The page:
Brasswork

(The Lighthouse Keeper's Lament)

Oh what is the bane of a lightkeeper’s life
That causes him worry, struggle and strife,
That makes him use cuss words and beat on his wife?
It’s BRASSWORK

What makes him look ghastly consumptive and thin,
What robes him of health, vigor and vim,
And causes despair and drives him to sin?
It’s BRASSWORK

The devil himself could never invent,
A material causing more world wide lament,
And in Uncle Sam’s service about ninety percent
Is BRASSWORK

The lamp in the tower, reflector and shade,
The tools and accessories pass in the parade,
As a matter of fact the whole outfit is made
Of BRASSWORK

The oil containers I polish until
My poor back is broken, aching and still,
Each gallon, each quart, each pint and gill
Is BRASSWORK

I lay down to slumber all weary and sore,
I walk in my sleep, I awake with a snore,
And I’m shining the knob on my bedchamber door
That BRASSWORK

From pillar to post rags and polish I tote,
I’m never without them, for you will please note,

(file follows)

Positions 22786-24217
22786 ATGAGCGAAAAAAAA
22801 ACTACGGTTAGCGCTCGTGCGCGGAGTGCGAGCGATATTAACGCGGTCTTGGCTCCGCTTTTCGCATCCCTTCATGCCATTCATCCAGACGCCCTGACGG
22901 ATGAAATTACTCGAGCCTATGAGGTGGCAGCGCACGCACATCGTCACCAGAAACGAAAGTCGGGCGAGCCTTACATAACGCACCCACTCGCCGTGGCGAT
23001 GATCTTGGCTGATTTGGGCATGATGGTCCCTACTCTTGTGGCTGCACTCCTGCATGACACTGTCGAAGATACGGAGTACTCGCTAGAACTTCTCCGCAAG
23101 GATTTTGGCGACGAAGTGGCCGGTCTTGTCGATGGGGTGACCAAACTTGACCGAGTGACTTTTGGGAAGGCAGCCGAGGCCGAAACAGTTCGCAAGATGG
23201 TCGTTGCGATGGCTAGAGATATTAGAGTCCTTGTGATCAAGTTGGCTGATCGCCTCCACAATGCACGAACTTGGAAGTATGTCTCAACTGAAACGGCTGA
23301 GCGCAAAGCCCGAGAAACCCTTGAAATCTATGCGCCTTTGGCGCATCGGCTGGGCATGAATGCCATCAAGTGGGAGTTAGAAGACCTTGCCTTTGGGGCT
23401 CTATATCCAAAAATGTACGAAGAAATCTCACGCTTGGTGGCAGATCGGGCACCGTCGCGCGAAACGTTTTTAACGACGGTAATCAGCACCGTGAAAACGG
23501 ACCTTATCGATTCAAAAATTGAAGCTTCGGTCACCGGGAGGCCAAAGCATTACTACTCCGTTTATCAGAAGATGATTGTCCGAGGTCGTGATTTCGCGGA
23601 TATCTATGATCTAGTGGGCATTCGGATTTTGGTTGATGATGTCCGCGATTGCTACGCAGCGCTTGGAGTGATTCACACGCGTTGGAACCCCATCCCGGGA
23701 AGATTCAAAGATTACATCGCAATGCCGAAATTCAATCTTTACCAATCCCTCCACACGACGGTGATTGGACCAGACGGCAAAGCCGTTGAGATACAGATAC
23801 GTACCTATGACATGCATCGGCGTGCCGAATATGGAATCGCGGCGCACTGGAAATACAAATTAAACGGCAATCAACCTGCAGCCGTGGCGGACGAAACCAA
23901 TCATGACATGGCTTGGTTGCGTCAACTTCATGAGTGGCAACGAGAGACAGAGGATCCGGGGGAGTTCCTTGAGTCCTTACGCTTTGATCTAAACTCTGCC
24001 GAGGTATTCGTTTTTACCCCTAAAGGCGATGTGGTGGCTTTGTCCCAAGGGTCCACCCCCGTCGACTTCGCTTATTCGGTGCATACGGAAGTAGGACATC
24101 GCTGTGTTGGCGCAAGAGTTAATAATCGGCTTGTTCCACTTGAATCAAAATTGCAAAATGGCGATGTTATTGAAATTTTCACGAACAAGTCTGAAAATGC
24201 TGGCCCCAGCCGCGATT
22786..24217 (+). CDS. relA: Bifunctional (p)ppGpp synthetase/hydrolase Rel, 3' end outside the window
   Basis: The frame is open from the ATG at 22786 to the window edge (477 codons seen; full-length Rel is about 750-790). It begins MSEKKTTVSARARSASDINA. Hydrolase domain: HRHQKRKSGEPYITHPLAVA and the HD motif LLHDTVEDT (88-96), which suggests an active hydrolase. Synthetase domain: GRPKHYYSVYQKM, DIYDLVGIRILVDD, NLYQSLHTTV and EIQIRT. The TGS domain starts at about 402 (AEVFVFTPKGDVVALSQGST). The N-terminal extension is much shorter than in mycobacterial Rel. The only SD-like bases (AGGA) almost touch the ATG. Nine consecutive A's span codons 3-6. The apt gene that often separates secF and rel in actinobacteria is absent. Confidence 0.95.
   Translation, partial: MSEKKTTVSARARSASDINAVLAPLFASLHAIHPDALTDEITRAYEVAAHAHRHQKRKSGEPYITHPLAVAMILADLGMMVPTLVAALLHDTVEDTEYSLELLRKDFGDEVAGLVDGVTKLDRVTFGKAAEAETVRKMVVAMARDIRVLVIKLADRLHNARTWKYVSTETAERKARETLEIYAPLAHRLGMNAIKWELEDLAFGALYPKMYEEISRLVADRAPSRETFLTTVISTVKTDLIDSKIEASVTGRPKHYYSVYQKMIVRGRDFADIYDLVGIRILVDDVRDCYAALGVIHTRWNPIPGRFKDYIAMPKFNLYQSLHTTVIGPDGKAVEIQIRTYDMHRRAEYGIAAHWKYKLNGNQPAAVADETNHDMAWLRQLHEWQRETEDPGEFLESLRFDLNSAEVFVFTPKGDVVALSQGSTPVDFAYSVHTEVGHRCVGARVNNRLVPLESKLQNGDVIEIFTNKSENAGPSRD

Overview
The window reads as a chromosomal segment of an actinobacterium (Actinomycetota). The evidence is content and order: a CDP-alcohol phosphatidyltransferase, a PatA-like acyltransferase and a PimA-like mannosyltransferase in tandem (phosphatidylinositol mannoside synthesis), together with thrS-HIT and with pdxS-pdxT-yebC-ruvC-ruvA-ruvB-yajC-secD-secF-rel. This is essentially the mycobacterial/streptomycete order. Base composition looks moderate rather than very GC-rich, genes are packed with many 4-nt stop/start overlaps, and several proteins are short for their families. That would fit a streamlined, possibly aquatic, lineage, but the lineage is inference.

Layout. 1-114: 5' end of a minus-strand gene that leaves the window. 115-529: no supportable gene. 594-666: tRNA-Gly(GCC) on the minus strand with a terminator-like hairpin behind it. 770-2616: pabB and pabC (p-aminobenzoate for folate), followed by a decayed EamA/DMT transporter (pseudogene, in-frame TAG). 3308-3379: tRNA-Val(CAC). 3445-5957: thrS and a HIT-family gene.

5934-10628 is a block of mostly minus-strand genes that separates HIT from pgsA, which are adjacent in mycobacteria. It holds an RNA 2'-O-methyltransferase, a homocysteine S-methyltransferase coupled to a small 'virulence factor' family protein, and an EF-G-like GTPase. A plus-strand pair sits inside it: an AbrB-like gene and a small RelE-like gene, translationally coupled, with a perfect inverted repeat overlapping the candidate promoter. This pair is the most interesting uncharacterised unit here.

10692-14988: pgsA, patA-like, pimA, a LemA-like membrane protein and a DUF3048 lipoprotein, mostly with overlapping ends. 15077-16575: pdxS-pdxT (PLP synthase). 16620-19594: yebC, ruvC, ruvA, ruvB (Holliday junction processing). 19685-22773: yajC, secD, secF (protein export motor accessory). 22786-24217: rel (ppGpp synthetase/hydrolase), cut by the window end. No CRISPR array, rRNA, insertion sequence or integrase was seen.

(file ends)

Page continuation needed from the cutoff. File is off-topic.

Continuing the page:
That even the buttons I wear on my coat,
Are BRASSWORK

The machinery, clockwork, and fog signal bell,
The coals hods, the dustpans, the pump in the well,
No I’ll leave it to you mates...If this isn’t...well,
BRASSWORK

I dig, scrub and polish, and work with a might,
And just when I get it all shining and bright,
In come the fog like a thief in the night,
Goodbye BRASSWORK

I start the next day when noontime draws near,
A boatload of summer visitors appear,
For no other reason than to smooch and besmear,
My BRASSWORK

So it goes along all summer, and along in the fall,
Comes the district machinists to overhaul,
and rub dirty paws all over,
My BRASSWORK

And again in the spring, if per chance it may be,
An efficiency star is awarded to me,
I open the package and what do I see?
More BRASSWORK

Oh, why should the spirit of mortal be proud,
In the short span of life that he is allowed,
If all the lining in every dark cloud,
Is BRASSWORK

And when I have polished until I am cold,
And I have taken my oath to the Heavenly fold,
Will my harp and my crown be made of pure gold?
No! BRASSWORK

"Lighthouses of the Maine Coast and the Men Who Keep Them", Robert Thayer Sterling (1935)
Attribution: Fred Morong
Categories: Poems